This article introduces a Thematic Section, forthcoming in International Studies Quarterly, on Judicializing International Relations. The article examines the multiple ways that judicializing international relations shifts power away from national executives and legislatures towards litigants, judges, arbitrators, and other non-state decision-makers. We identify two preconditions for judicialization to occur—delegation to a court or other adjudicatory body charged with applying designated legal rules, and legal rights claiming by actors who bring—or threaten to bring—a complaint to one or more of these bodies. We classify the adjudicatory bodies that do and do not contribute to judicializing international relations, including but not limited to international courts. We then explain how rights-claiming initiates a process for authoritatively determining past violations of the law, identifying remedies for those violations, and preventing future violations. Because judicializing international relations occurs in multiple phases, in multiple locations, and involves multiple decision-makers, governments often do not control the timing, nature or extent to which political and policy decisions are adjudicated. Delegation—and the associated choice of institutional design features—is thus only the first step in a chain of processes that determine how a diverse array of non-state actors influence politically consequential decisions.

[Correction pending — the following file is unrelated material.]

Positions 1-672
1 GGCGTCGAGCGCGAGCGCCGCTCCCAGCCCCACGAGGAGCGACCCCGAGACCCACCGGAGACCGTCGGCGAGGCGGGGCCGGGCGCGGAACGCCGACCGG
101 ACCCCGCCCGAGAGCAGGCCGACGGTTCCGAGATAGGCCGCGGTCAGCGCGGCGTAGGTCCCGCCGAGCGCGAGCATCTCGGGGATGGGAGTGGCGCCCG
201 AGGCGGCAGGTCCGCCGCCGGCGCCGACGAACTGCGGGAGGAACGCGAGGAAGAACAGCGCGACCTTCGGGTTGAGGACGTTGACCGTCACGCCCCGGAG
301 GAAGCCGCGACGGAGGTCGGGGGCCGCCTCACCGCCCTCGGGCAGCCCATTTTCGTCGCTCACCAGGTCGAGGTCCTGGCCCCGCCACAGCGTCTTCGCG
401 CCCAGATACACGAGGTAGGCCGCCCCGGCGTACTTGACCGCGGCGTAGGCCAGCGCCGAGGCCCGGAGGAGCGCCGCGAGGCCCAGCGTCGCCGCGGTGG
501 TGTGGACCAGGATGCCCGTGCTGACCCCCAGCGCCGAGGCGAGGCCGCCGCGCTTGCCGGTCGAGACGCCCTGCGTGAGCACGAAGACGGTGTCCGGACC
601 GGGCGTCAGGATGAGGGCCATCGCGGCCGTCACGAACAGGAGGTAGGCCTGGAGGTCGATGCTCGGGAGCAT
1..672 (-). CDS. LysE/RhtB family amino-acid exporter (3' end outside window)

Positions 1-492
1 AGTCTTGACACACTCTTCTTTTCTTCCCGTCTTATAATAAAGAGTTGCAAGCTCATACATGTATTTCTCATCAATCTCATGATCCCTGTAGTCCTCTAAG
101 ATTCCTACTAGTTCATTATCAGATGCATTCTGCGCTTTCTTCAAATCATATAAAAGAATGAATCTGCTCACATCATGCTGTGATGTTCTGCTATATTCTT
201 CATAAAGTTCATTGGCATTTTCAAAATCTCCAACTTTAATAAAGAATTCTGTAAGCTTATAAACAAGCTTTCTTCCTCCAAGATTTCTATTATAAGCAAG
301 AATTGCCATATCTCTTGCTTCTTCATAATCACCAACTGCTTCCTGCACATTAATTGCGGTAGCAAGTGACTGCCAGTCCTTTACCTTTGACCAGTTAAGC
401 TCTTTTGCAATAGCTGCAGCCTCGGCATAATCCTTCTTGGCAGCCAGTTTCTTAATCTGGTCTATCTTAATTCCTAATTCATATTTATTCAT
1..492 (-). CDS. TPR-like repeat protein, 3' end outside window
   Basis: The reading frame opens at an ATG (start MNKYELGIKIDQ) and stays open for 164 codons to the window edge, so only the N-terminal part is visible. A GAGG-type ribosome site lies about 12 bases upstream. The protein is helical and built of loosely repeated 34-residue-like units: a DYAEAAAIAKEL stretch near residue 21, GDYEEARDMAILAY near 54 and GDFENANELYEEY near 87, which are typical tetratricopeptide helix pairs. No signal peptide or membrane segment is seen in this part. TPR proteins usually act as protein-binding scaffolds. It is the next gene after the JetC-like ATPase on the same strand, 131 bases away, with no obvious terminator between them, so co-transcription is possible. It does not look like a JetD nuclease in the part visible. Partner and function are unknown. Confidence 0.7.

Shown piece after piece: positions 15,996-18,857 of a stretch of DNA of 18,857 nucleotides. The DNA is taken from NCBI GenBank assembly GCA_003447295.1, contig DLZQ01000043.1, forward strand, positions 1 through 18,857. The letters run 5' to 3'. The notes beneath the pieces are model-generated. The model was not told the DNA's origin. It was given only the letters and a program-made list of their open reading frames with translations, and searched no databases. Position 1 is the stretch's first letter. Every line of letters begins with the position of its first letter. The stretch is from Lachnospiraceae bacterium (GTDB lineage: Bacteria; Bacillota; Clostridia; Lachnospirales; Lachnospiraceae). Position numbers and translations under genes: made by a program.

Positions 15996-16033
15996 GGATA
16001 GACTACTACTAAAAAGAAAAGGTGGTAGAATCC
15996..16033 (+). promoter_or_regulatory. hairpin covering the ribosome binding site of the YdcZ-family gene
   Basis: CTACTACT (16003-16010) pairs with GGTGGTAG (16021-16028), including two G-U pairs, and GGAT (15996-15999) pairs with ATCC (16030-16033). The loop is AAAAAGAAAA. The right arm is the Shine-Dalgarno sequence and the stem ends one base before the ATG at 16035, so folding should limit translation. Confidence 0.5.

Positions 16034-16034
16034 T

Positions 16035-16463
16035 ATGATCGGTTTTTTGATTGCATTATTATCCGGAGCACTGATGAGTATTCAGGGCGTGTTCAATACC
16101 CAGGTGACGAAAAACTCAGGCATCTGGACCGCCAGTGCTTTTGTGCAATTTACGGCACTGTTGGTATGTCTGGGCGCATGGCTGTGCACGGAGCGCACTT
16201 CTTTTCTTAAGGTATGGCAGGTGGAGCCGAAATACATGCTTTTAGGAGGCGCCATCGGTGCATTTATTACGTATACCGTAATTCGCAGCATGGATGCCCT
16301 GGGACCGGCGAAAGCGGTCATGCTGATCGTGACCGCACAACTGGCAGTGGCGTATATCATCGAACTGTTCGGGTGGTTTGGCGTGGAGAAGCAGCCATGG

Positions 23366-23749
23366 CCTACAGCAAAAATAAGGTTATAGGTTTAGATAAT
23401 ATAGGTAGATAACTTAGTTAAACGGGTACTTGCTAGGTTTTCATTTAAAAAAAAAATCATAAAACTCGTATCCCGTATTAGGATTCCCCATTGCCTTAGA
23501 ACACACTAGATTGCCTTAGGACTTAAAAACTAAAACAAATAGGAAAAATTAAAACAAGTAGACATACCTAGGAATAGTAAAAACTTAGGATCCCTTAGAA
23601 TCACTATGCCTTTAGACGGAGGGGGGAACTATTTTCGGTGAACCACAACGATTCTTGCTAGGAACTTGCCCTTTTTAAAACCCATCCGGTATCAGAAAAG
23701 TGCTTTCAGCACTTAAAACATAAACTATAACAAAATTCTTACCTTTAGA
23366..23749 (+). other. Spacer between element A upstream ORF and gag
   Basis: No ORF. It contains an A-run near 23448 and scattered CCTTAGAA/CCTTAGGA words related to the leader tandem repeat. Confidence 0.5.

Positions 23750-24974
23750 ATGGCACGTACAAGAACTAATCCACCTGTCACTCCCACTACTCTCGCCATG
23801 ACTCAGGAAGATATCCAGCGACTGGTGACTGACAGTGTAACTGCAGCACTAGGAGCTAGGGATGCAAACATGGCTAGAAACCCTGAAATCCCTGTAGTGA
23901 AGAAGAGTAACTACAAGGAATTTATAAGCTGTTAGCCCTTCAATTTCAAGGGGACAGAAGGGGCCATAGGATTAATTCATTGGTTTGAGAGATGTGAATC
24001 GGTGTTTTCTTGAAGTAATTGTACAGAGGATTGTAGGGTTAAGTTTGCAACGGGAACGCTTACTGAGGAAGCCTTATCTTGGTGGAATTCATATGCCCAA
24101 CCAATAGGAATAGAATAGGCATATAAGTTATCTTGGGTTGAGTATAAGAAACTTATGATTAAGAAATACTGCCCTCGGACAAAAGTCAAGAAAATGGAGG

Saturday, November 24, 2018
Alter, Hafner-Burton, & Helfer: Theorizing the Judicialization of International Relations
Karen J. Alter (Northwestern Univ. - Political Science), Emilie Marie Hafner-Burton (Univ. of California, San Diego - School of Global Policy and Strategy), & Laurence Helfer (Duke Univ. - Law) have posted Theorizing the Judicialization of International Relations (International Studies Quarterly, forthcoming). Here's the abstract: